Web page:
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A thousand words can improve an image
November 17, 2010 7:16 AM   Subscribe

What Matters (Flash based) is a book published in 2008 combining imagery and essays to tell stories highlighting contemporary issues benefiting from both images and text. The book was edited and curated by David Elliot Cohen (Wikipedia) including 17 essays (TOC, pdf) covering such issues as the Price of Oil Addiction (pdf) and Shop till You Drop (pdf). The complete book is available for free as a series of PDF documents.

The Aurora Forum hosted a discussion (iTunesU, #4 on the list) of many of the contributors to talk about their involvement and experiences in contributing to the book. The book combines the imagery from many of the best documentary and editorial photographers (Stephanie Sinclair, "Lost Girls", Heavy Flash on main page) today with essays by leading academics ("Fallout", David Marples) creating a powerful dynamic where words and images combine in a longer form of documentary story telling.
posted by michswiss (4 comments total) 7 users marked this as a favorite

 
This seems like a pretty cool book. Combining image and text in creative ways makes it possible to make stronger arguments, and also give a multimedia experience.

Speaking of multimedia, and given the extensive use of Flash on the website, wouldn't this benefit from an app?
posted by hpb2earnest at 8:35 AM on November 17, 2010


It is interesting, but the Chernobyl Chapter is just misleading about the conditions that lead to disaster still being present, especially outside the former Soviet Union. The conidtions that led to the disaster are just not applicable to any modern design or anything that has ever been built anywhere but the former Soviet union and it wasn't a common design even there. It is mostly a scare story about how nuclear power is just a disaster waiting to happen and *look out, scary radiation*
posted by bartonlong at 1:13 PM on November 17, 2010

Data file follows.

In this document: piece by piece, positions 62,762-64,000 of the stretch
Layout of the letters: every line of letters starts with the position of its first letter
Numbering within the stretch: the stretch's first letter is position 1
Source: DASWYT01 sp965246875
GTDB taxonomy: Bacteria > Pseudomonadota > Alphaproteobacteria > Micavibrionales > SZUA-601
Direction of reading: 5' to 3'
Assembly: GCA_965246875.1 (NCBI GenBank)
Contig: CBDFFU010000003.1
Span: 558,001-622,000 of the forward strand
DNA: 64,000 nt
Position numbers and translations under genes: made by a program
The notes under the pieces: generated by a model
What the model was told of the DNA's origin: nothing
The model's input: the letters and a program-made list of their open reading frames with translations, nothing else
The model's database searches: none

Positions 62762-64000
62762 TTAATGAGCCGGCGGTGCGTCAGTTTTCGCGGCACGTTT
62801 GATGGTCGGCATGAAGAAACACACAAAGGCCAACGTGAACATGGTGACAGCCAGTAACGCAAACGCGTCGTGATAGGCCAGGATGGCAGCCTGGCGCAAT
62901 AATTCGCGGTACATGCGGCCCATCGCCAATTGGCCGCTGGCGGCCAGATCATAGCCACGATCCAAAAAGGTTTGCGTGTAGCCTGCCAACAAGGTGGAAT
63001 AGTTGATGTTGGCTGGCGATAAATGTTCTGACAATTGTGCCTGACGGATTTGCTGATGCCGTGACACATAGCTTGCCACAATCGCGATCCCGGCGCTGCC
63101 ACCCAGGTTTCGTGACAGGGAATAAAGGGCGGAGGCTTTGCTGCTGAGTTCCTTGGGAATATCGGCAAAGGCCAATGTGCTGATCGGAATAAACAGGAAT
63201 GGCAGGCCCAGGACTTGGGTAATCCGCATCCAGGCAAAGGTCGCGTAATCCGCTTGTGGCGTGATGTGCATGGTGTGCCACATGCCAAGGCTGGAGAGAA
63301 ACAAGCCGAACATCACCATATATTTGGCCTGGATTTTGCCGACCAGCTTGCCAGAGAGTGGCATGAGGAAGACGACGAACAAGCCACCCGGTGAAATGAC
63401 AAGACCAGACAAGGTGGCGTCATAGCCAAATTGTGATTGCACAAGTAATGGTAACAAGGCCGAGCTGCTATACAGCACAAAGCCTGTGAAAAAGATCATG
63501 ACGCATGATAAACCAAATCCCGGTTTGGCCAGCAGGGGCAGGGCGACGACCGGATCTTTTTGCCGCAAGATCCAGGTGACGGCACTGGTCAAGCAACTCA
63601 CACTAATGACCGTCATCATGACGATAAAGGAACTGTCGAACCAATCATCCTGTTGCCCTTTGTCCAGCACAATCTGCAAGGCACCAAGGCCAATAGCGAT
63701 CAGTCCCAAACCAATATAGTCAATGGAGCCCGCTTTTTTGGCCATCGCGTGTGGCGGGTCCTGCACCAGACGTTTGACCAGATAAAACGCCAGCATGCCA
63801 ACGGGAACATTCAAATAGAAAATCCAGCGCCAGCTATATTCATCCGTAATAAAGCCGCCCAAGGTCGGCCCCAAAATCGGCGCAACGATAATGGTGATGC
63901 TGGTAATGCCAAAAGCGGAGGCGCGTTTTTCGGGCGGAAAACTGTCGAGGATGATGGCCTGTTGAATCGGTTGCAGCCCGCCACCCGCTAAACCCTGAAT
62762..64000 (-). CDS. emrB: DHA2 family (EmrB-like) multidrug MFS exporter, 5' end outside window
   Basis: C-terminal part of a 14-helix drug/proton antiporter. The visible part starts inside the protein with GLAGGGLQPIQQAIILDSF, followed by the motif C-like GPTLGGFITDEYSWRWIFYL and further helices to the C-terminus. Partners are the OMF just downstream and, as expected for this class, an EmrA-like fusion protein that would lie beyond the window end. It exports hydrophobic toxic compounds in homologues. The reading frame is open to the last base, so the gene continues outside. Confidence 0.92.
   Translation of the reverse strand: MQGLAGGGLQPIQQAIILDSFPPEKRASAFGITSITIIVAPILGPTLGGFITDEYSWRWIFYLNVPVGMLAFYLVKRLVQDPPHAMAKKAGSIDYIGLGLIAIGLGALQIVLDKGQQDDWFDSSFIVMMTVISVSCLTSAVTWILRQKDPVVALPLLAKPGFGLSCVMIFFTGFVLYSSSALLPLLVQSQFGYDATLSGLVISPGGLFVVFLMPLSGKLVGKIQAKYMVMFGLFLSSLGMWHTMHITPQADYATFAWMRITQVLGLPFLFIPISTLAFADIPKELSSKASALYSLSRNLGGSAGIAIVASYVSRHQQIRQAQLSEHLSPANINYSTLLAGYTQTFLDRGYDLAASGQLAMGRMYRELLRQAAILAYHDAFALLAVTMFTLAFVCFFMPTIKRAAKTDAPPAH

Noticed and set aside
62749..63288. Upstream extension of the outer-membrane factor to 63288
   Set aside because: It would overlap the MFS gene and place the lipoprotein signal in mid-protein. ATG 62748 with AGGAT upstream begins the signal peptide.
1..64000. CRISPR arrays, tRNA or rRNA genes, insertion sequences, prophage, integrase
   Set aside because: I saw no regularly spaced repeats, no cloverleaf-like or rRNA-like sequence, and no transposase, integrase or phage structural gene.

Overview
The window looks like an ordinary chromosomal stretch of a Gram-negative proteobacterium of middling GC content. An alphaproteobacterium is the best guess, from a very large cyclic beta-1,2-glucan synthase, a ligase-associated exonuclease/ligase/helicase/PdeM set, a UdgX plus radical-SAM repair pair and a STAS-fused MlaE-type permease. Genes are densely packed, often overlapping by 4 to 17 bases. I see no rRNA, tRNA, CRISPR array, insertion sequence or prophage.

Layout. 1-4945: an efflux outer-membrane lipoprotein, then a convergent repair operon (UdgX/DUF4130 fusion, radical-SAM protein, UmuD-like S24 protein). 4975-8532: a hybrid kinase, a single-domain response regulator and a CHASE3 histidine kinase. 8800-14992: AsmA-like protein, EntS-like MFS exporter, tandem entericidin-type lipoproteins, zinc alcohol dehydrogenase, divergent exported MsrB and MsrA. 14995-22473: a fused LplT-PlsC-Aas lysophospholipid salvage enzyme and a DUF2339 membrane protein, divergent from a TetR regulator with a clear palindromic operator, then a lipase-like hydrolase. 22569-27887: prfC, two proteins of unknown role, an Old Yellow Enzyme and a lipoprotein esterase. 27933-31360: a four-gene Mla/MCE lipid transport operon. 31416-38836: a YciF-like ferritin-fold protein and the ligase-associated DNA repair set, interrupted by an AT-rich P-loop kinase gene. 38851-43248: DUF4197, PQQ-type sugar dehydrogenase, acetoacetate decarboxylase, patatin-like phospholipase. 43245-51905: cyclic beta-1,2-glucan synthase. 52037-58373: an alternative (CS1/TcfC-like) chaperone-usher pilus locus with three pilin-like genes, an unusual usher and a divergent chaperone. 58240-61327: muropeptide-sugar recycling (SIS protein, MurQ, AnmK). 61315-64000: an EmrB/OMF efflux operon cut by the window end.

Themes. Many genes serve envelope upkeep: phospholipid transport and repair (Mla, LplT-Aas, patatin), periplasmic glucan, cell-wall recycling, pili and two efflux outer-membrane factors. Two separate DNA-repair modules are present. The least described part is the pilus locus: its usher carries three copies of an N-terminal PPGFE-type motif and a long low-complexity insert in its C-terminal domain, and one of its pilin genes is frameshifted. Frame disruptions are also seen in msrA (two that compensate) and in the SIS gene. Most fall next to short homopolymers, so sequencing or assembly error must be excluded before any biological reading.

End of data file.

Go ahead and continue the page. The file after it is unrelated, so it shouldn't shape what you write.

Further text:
Ahh, the old "it can't happen here" refrain. The magic of Modern Technology notwithstanding, I think nuclear power is a questionable gamble going forward. Consider the institutions that have, in concert, enabled the rest of the world to use nuclear power for decades without our own Chernobyl:

Lots of cheap conventional energy
Mostly effective regulation
Large and mobile expert work force
Booming and liquid economy
Constant security through rule of law

These are all in jeopardy in the decades ahead. Capital constraints in particular may cripple the nuclear industry, hopefully before a serious accident happens. But the potential for one is there, even assuming the long decommissioning process for a plant is properly funded and diligently executed. Never mind the long term waste management.

The conditions leading to a Chernobyl disaster may be nearer than you think. The professional misconduct that directly caused that accident is not likely today in a US plant, though it is not impossible. On the other hand, perhaps that's offset by other threat vectors. One hypothetical is the Stuxnet virus. How secure are our plants against something like Stuxnet? Secure enough?

Going beyond that, the Chernobyl plant was embedded in a social, political, and commercial environment heavily compromised by debt, corruption, and irresponsibility. Those forces are readily apparent in our own society, and the trends are not improving. What will the Tea Party do to the NRC?